Thursday, August 28, 2008

DNC flashback: Barack Obama, 2004

The speech that led to this night took place on July 27, 2004 in Boston. Barack Obama – then a candidate for the U.S. Senate – delivered the keynote address at the Democratic National Convention.

I’m streaming a 1½-minute except on my Vox blog. Click here to listen.

You can stream or download the entire speech by following this link to


maria said...

and as for tonight? i think he found his rhythm, his comfort level, got his cadence going, was in the grove in only about the final 20 minutes. then he sound more like king.


Undercover Black Man said...

^ I just let it wash over me. But yeah, he really brought it home at the end.

I find myself oddly at a loss for words.

MacDaddy said...

Some didn't think Obama would give a better speech than Sen. Clinton. But he did. One of the reasons his speeches are so good is that, first, Barack is a good writer and is able to inject a note of elegance in them. Second, he sometimes gets a guy named Sorenson, who was the late Jack Kennedy's advisor and speechwriter, look at his speeches to give it some finishing touches.
Yes, the rhetorical flashes in his speeches can leave one speechless.

Undercover Black Man said...

One of the reasons his speeches are so good is that, first, Barack is a good writer...

Indeed, MacDaddy. Superbly written. I plan to read the text in a few days.

Son of Slam said...

I remember watching the 2004 address in Chicago (it had be preempted elsewhere in the country), just being overwhelmed. After he finished, my wife turned to me and said "He's going to be the first Black President."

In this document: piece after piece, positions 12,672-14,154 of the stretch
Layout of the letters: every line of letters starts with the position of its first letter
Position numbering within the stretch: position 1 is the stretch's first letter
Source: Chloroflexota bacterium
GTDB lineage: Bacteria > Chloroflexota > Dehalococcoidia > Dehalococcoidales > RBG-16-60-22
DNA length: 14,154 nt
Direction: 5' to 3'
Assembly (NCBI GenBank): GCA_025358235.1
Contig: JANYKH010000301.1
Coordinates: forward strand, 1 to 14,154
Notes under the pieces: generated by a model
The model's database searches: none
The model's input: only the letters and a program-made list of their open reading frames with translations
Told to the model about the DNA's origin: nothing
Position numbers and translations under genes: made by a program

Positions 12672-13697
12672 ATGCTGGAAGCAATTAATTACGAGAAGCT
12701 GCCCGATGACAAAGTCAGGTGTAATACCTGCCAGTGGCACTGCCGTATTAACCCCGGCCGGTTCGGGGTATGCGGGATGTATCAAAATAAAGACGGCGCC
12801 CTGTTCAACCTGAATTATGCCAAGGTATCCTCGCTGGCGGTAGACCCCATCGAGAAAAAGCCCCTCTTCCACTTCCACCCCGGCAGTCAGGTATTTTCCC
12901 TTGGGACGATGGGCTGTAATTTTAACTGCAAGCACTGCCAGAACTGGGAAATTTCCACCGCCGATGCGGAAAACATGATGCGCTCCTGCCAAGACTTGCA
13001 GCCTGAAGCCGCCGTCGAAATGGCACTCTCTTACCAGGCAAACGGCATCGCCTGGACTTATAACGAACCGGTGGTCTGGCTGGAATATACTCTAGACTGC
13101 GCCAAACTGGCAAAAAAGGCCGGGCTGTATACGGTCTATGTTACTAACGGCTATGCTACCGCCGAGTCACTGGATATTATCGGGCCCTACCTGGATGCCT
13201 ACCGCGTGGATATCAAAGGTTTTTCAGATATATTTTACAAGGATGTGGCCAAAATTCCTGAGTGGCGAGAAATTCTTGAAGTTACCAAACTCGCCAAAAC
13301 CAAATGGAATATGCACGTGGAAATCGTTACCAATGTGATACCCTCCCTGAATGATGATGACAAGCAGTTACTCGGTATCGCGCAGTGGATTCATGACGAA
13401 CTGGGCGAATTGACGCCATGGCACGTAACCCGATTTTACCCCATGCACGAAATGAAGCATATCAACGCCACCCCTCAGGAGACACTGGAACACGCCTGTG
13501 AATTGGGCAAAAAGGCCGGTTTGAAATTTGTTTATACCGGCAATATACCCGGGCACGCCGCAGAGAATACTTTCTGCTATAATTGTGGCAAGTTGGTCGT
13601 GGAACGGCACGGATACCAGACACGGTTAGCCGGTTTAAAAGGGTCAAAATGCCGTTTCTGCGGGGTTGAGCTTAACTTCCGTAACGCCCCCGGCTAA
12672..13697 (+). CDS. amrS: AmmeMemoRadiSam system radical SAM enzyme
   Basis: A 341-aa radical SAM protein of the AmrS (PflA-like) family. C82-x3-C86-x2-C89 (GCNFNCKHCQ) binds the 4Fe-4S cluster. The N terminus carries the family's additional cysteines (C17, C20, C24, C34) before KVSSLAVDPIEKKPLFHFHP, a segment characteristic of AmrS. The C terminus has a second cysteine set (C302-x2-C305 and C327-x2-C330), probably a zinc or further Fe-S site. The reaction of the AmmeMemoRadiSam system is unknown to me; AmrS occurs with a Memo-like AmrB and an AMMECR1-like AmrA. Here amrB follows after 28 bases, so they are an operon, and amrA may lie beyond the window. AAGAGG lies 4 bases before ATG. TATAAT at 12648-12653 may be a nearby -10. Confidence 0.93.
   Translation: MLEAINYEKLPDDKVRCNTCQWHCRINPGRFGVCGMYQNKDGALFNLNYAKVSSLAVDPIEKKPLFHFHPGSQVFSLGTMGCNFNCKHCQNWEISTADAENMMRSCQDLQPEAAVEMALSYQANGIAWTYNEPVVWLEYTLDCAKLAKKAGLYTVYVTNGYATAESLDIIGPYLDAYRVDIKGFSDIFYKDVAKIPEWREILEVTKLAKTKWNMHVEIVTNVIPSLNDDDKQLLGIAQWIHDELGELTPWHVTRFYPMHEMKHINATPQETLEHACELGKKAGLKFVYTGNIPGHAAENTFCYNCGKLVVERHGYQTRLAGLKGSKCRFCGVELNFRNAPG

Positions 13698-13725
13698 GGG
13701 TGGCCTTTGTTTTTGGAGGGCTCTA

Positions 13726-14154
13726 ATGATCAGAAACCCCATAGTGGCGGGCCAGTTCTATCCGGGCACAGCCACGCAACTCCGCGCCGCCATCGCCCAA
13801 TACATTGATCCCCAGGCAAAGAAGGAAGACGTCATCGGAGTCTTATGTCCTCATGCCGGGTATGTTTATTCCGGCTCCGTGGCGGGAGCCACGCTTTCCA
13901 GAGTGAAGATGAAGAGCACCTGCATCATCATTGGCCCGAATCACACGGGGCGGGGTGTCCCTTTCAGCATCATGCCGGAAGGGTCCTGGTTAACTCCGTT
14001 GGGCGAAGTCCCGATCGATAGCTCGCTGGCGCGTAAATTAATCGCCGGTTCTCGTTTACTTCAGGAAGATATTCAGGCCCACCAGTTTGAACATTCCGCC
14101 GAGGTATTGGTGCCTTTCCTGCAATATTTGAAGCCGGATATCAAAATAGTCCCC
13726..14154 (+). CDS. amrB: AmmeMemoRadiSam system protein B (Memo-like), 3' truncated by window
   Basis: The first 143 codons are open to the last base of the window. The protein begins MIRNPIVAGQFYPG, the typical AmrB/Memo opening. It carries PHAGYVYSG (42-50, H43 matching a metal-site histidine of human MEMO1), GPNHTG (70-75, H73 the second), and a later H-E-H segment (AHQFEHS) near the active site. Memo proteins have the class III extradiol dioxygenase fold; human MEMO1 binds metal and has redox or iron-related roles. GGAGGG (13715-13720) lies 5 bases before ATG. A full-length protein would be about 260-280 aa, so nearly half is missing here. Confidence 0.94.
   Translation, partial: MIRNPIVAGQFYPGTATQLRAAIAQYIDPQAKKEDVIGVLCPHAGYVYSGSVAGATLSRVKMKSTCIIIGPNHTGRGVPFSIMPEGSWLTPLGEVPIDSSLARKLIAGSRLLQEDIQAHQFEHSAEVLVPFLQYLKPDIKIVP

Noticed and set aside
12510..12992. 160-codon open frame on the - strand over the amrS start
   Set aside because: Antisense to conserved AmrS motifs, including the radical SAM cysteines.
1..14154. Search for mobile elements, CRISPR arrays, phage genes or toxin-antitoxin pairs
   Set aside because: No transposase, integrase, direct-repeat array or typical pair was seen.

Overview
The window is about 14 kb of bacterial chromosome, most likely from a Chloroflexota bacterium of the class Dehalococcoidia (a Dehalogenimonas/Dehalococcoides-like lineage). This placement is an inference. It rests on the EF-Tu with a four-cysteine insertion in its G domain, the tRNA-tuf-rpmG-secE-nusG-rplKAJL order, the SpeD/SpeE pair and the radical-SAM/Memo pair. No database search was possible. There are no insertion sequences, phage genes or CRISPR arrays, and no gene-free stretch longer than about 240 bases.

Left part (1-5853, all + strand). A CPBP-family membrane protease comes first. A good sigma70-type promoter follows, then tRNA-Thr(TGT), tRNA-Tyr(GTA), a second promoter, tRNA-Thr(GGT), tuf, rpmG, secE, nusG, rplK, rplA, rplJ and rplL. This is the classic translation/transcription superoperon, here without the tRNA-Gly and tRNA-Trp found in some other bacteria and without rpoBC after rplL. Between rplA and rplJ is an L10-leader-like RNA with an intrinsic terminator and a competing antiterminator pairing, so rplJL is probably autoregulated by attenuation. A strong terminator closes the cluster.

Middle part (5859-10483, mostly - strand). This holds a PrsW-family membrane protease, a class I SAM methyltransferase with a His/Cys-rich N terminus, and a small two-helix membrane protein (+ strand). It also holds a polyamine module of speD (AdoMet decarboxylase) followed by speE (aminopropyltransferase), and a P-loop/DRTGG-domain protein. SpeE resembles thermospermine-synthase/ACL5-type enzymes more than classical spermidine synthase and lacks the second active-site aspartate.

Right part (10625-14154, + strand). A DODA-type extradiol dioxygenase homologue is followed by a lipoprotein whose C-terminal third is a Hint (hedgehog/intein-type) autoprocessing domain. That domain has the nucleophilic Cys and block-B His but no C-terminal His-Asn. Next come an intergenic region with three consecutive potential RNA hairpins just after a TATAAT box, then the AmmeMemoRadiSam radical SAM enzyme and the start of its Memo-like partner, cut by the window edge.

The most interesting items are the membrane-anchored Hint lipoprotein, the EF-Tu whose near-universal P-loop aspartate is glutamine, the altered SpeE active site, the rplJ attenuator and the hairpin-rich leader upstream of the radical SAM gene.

Rottin' in Denmark said...

Wow, that's a damn good speech. It's well-written enough that you don't even need the soaring delivery to be moved, or at least engaged.

Of all the 'America is so great!' rhetoric we have to sit through during election years, the only point that strikes me as being true is Obama's 'this is the only country where my story could have happened'. Other countries have freedom of speech, and good jobs, and hardworking people, etc. But, after living in Europe for three years, it really has struck me that a Kenyan student marrying a working-class kid from the sticks is pretty uniquely American.

Our reaction to Barack's story and background is overwhelmingly 'Aw, cool.' In much of the west, it would be more questioning, 'what's wrong with his mother? Who is this Kenyan, anyway?'

Anyway, I don't mean to Euro-bash. It's just nice to have a candidate who can actually pull off the 'America the beautiful' bullshit with a vaguely intellectual tilt, rather than just appealing to our historical and cultural ignorance ('At least in America we know we are free', etc).